Editor’s Note: The following column is reprinted with permission from Root Source co-founder Bob O’Dell.

For a Jerusalem Channel  video on the subject of the evil tongue, click here.

Bob O’Dell

By Bob O’Dell, Root Source

Unfortunately, all is not right with the world. And neither is everything perfect in the ranks of the people of God. So while it is good and right to dwell on what is good and right, there comes a time when we must allow the light of God to shine on those places that are not perfect, where we are missing the mark, and expose them.

In this series of 52 columns, that time, that pivot point has now come. God forbid that we should stay in the negative for the rest of this series, but I now feel called to share with you some of the weight I carry. You can be the judge of whether that which I carry is my own, or also from God.

How Does One Talk about the Negative?

When one speaks of that which is “not right”, the number of ways one can stumble in doing so is quite long. And this precarious position of “how does one talk about the negative” is exactly where we shall begin.

The world today is handing out PhDs right and left on negativity. Public figures seem to compete for the title of how vicious they can be to each other. Yet, the ranks of ​public figures​ are small compared to the rest of us. Compared to such people, most of us are simply floating on the ocean of communication and thought while public figures cast giant boulders at each other from afar, that come slamming down into the water nearby to their opponents, while the rest of us are rocked by the waves their verbal bombardments.

But, if we look carefully enough, we will find a smaller body of water, a lake or maybe even a pond where ​we b​ ecome the ​public figures.​ We may not be players in our local government, but when it comes to our churches, our congregations, and certainly our homes, we become those public figures.


Gidon’s Evil Speech Speech

With that image in mind, I would like to tell you about my early days with Gidon Ariel. We were discussing the possibilities for what Root Source might become, and what problems Root Source might solve. In the end we decided that the first course that Gidon would teach would be on prayer: ​Pray Like a Jew​ was what we ended up calling it. But, that was ​not ​the first idea that ever bubbled to the surface. The ​first idea​ was about “evil speech”. Here’s the story.

I don’t remember what sparked the conversation, but I remember almost exactly where we were driving in the neighborhoods of Jerusalem when Gidon first gave me “the evil speech speech”. I will suppose that I was doing my “marketing thing” and trying to consider how certain people would react to the idea that would become Root Source. Did I ask Gidon a question about somebody he knew? Did I begin to tell Gidon a story about somebody I knew? I don’t know, but what I remember is that he told me that in Judaism, they are taught not to speak evil about others.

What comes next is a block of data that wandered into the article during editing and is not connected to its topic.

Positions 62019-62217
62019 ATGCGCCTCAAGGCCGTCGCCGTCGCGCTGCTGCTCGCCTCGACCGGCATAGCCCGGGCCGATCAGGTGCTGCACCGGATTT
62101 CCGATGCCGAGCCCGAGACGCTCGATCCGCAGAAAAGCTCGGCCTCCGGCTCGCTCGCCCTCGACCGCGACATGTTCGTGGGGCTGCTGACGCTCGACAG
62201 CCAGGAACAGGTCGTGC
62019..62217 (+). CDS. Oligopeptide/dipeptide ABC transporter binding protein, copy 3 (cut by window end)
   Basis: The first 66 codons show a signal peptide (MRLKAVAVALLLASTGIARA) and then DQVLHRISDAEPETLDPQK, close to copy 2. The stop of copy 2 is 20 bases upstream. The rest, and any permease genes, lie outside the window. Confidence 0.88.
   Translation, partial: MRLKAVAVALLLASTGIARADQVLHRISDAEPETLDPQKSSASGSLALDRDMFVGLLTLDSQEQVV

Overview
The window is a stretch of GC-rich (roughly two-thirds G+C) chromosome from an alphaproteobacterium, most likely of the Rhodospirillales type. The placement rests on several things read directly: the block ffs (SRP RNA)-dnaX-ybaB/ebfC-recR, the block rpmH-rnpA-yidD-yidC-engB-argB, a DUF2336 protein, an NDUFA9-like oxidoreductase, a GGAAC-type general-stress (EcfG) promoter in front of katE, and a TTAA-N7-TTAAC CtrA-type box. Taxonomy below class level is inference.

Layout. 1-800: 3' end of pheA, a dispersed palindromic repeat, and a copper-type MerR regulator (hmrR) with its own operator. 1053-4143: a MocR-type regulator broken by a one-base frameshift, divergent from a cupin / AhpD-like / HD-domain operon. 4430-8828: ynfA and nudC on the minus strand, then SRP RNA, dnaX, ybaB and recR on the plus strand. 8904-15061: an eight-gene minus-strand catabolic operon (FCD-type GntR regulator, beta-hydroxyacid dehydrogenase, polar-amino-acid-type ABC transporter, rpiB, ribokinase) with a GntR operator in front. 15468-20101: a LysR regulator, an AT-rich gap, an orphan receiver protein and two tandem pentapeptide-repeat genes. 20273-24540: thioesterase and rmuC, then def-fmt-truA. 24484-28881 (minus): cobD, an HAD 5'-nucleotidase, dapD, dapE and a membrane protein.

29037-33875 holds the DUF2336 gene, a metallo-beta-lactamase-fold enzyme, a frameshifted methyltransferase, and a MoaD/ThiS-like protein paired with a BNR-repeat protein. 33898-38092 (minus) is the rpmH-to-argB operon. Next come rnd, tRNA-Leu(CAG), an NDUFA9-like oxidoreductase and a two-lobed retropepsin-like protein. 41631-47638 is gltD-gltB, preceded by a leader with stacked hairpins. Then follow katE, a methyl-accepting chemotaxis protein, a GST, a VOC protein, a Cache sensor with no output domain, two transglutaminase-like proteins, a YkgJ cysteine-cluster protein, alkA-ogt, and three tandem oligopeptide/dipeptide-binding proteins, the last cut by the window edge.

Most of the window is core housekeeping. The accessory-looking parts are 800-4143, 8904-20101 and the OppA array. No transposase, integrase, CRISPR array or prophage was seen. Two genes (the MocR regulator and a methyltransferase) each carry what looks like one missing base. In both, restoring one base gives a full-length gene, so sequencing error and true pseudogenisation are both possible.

I was stunned.

Gidon went on to explain that the term ​lashon hara​ (literally “evil tongue”) is considered to be a very serious sin in Jewish tradition. He said it is fine to speak positively about a person, but especially when a person is out of the room, one must not speak in a derogatory way about them.

I remember asking: “Then how do you communicate the truth about a situation, if you cannot say anything negative about them?”

I’ll reveal his answer in a moment. But first, let me quote the passage that Gidon explained to me concerning the sin of ​lashon hara​ and why it is so memorable to the Jewish people.

Miriam and Aharon spoke against Moshe because of the Cushite woman he had married: “He married a Cushite woman!”​ Numbers 12:1 (TIB)

As the cloud withdrew from the Tent, there was Miriam stricken with snow-white scales! When Aharon turned toward Miriam, he saw that she was stricken with scales.​ Numbers 12:10 (TIB)

Miriam was one of the most important persons in the ranks of Israel. Without her, Moses would never have become the daughter of the princess of Egypt. Miriam was a prophetess herself. She was a leader of the people. She is legendary for singing a song to the people after the crossing of the Red Sea:

And Miriam chanted for them: Sing to ​Hashem,​ for He has triumphed gloriously; Horse and driver He has hurled into the sea.​ Exodus 15:21 (TIB)

And yet a person of her stature was massively humbled in the sight of God and all the people because of what she said about her youngest brother. As Gidon began to tell me about these things, I began to have two significant thoughts.

First, what he described was way, way different from what I saw happening in the church. We who “know” that we are not supposed to gossip, have defined that sin so narrowly that we have been tearing down each other almost constantly in the vein of simply “relating the facts”.

Second, I realized that this is a very good example of “the fear of the Lord” in operation. The good kind of fear. If Jewish schoolchildren are taught that the sin of evil speech can result in disease of the skin, that can be a very strong deterrent.

That’s when I said to Gidon:
“I think this is the first teaching you should give on Root Source.”